Once four hundred jars of wine belonging to R. Huna turned sour. Rab Judah, the brother of R. Sala the Pious, and the other scholars (some say: R. Adda b. Ahaba and the other scholars) went in to visit him and said to him: The master ought to examine his actions. He said to them: Am I suspect in your eyes? They replied: Is the Holy One, blessed be He, suspect of punishing without justice? — He said to them: If somebody has heard of anything against me, let him speak out. They replied: We have heard that the master does not give his tenant his [lawful share in the] vine twigs. He replied: Does he leave me any? He steals them all! They said to him: That is exactly what the proverb says: If you steal from a thief you also have a taste of it! He said to them: I pledge myself to give it to him [in the future]. Some report that thereupon the vinegar became wine again; others that the vinegar went up so high that it was sold for the same price as wine.

As for the above Tanayim and Amorayim suffering so I too suddenly have some health problems. I look at it as pain of love. When I finish mending my ways perhaps the illness will stop or get milder in the mean let me accept the troubles in this world for relief in the next. A Jew knows that his real home and kingdom is not in his worldly villa and bodily vestments but in the next world in German which might be close to Yiddish J=Y Jeden Welt. Since I have kept learning some Torah by hook or by crook, it is from Ahavah (love).

Parsha Ki Teitze

21:10 When thou go forth to battle against your enemies, and the LORD thy God delivers them into thy hands,

This Parsha always falls close to or during Elul when we are supposed to fight our main enemy the evil inclination. In ancient times as I have written in past years it was a military custom to capture the women even if they did not slaughter the men. Plutarch writes about Rome and the Sabine Women. The Torah did give the soldier a chance to take a beauty. The Torah also has rules for treatment of such a woman so that she is not completely degraded – she was created like Chava in the image of G-D and should be treated as such. All right soldier you want this beauty to give you beautiful children; then that is OK perhaps a stupid reason as maybe she has an IQ of 80 or the worst habits in the world. But assuming that she is normal let her some room for dignity and teach her Kashrus, Family Purity, etc.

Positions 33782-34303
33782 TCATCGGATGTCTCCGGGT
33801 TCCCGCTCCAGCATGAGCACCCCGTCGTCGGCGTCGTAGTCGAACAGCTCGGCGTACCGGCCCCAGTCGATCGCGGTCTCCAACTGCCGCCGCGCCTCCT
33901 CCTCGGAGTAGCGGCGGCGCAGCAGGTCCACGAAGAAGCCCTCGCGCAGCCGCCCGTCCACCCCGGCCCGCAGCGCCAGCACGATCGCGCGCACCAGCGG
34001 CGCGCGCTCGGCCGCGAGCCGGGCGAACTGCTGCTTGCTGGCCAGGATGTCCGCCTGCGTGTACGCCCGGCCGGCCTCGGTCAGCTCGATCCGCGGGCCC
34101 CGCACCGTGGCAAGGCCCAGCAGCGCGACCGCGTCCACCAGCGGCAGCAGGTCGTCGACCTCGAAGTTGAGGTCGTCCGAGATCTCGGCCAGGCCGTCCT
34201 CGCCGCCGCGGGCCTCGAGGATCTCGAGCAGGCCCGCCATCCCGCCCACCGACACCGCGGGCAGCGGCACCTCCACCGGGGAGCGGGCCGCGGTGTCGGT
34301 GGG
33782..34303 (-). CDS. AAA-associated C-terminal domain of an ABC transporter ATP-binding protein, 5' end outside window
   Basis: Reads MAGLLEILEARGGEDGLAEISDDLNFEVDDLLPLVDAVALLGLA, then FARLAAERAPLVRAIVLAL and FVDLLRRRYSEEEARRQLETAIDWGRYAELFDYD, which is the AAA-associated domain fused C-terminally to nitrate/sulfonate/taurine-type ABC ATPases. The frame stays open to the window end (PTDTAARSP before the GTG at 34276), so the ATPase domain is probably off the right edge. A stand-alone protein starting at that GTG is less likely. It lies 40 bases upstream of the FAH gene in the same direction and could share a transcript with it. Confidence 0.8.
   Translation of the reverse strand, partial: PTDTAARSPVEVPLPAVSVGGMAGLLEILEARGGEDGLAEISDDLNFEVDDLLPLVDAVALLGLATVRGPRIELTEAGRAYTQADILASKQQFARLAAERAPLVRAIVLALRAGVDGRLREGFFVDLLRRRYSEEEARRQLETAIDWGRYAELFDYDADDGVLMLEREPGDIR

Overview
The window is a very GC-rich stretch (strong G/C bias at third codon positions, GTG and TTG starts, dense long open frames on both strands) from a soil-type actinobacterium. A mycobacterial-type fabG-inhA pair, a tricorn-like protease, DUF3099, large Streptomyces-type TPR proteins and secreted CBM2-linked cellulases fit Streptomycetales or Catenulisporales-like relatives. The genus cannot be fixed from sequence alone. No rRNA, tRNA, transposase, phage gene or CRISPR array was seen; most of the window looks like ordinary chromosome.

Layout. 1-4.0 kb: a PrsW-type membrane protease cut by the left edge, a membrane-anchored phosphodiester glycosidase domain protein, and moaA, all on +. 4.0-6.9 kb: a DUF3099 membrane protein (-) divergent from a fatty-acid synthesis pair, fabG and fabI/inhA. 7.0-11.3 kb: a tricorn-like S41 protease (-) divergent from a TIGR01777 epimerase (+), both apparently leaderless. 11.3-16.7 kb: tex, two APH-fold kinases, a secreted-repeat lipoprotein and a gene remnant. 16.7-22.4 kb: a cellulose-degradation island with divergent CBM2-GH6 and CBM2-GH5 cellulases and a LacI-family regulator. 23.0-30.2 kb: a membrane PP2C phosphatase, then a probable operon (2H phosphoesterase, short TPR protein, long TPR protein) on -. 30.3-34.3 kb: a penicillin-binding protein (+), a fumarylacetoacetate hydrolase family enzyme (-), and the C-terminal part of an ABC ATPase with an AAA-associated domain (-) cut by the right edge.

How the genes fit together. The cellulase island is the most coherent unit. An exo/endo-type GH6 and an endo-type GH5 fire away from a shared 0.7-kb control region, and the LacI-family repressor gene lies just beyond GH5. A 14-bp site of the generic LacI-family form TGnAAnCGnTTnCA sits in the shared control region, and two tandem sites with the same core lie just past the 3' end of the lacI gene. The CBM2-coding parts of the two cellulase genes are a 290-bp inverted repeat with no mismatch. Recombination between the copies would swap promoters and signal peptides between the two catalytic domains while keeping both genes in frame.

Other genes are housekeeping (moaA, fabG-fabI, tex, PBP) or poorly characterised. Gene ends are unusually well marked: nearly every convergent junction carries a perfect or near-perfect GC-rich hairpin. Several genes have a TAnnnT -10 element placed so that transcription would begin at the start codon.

Only because she may hate you for raping her and carrying her away from her home and perhaps killing her brother or father in war (West Side Story Plot), she might produce a son who will rebel against you out of her hatred for you. That is why the Torah puts the Ben Sora v’Moroh (rebellious son) right after the captive woman. FELLOWS THIS GOES FOR MEN WHO DO NOT TREAT A WIFE LIKE BONE OF MY BONES FLESH OF MY FLESH AND WHAT WE CALL CHEATERS TODAY. LADIES IF YOU DO NOT TREAT YOUR HUSBAND AS YOUR OWN BONES, YOU TOO ARE IN TROUBLE SO JUST REMEMBER MARRIAGE IS A DOUBLE EDGED GIVE AND TAKE. GARBAGE IN GARBAGE OUT AND LOVE IN LOVE OUT!

and thou carry them away captive, 11 and see among the captives a woman of goodly form, and thou hast a desire unto her, and would take her to thee to wife; 12 then thou shalt bring her home to thy house; and she shall shave her head, and pare her nails; 13 and she shall put the raiment of her captivity from off her, and shall remain in thy house, and bewail her father and her mother a full month; and after that thou may go in unto her, and be her husband, and she shall be thy wife. 14 And it shall be, if thou have no delight in her, then thou shalt let her go whither she will; but thou shalt not sell her at all for money, thou shalt not deal with her as a slave, because thou hast humbled her.

The Torah lets the woman feel that she is not a sex slave of the man – now isn’t G-D wise! No commentary exists if the woman falls in love with him, because he is a really nice fellow to her and doesn’t drink smoke, curse and provides for her and complements her cooking, cleaning, etc. and she hugs him.